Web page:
I suppose all mothers worry on the verge of having child number 2 that they won't be able to love enough or give enough attention to either child. We wonder how the easy routine we've become accustomed to will work with a newborn in the house. We wonder if we will get all the laundry done or ever have a clean house again or remember to pay attention to our husbands. I worry about all of this too. I'm a mom. But, I have additional worries - will I be able to keep everybody's therapy and doctor schedules straight? Will I remember to rub Will's aching legs and keep an eye out for sores from Ellie's casts on her legs? Will I be able to communicate to each of them as they need it how very much loved they are? Will I be able to advocate for both of them? How will I travel to medical appointments and board an airplane alone with two children and prosthetics, etc. Will I have time to research treatments and doctors? Will I have time to practice therapy skills and do joint massages? Will I have time to just enjoy them and play? Will I ever sleep? Will I ever shower? Will my husband and I be able to have a thriving marriage - in spite of the extra burdens we both bear? Will we always feel overwhelmed by medical bills that we can't seem to escape from - every single year? Will I always feel guilty for changing the "normal" for the grandparents and aunt and uncles? Will I rest ever? Will I have anything left in me at the end of each day? Will my friends forgive me for being such a taker lately and forgetting important things in their lives (and wondering when I will come up for air to start remembering?) Will I ever relax - and not just from sheer exhaustion?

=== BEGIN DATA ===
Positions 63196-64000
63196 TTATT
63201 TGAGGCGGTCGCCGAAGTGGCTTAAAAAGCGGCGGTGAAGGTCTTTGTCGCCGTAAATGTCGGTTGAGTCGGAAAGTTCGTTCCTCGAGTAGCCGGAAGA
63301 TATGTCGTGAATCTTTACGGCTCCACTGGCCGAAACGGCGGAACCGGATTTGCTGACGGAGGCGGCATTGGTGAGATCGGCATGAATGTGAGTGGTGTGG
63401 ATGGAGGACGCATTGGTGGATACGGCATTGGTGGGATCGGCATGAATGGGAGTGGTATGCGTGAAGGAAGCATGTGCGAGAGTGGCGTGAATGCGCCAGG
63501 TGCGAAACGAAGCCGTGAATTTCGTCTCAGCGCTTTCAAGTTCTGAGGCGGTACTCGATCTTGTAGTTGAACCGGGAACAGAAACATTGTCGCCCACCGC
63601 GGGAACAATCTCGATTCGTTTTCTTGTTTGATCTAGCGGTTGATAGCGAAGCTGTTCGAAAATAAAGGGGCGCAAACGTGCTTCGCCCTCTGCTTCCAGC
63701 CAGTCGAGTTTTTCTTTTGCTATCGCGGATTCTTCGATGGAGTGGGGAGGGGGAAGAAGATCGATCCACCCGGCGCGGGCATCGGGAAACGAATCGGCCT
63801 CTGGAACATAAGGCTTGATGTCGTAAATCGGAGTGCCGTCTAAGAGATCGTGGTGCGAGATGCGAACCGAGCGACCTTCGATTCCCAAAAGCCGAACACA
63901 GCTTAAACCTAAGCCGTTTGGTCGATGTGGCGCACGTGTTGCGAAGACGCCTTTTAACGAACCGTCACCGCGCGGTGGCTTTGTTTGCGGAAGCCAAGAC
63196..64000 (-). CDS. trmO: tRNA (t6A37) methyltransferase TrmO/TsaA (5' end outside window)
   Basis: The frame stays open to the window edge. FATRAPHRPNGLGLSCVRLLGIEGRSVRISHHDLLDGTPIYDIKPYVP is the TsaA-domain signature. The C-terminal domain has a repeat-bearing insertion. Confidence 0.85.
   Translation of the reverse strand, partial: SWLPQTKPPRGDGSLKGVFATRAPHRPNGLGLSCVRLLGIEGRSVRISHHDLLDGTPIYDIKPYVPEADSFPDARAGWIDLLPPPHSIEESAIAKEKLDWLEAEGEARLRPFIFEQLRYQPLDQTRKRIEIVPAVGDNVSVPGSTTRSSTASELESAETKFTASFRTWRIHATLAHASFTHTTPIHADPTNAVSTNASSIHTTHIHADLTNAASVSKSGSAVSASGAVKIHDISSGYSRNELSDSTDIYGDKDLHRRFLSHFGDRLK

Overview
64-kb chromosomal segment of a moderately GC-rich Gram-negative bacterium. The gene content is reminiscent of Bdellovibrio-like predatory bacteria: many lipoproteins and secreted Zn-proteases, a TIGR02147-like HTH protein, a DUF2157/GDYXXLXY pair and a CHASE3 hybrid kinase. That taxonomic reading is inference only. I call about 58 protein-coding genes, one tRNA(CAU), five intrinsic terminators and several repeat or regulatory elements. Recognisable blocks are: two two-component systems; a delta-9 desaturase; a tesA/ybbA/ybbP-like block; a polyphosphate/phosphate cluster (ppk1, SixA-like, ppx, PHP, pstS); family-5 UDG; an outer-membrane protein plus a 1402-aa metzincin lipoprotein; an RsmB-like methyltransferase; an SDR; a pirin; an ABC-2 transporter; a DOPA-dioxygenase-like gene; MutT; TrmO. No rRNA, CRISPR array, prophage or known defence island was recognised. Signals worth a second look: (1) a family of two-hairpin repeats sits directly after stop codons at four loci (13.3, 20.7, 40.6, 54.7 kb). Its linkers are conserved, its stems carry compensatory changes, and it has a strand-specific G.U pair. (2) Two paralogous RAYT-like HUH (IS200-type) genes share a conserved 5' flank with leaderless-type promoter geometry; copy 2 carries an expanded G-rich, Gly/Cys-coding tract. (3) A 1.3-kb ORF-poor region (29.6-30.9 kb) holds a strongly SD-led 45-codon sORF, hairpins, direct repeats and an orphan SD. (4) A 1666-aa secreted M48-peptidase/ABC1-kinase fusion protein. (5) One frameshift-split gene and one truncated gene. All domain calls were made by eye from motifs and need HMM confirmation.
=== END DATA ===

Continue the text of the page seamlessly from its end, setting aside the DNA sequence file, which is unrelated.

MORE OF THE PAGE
There is a loss of normal in what I have dreamed of for being a mommy. I long to simply nurse my kids. For Will, nursing involved a contraption device hooked up to me, a 30-45 minutes "nursing" session at each feeding, followed immediately by pumping for about 15 minutes, followed immediately by giving him a bottle of pumped milk for about 45 minutes. I was exhausted all the time. I was so determined to nurse him but I'm not sure it was always the best decision as this whole process really wore me out... and therefore I wasn't always the mom I could have been.
Unlike her big brother, Ellie appears to not have mouth issues. (Remember when she suckled on the ultrasound & licked my belly?!?!) However, I keep reading that it is extremely difficult to nurse a baby who is in casts and later in orthotics with a bar between her legs. I long for a "normal" nursing experience but I feel like that gets taken away from me every time.

I love bathing my babies. I will only be able to bathe Ellie once a week. This seems so silly but it feels like another change in normal.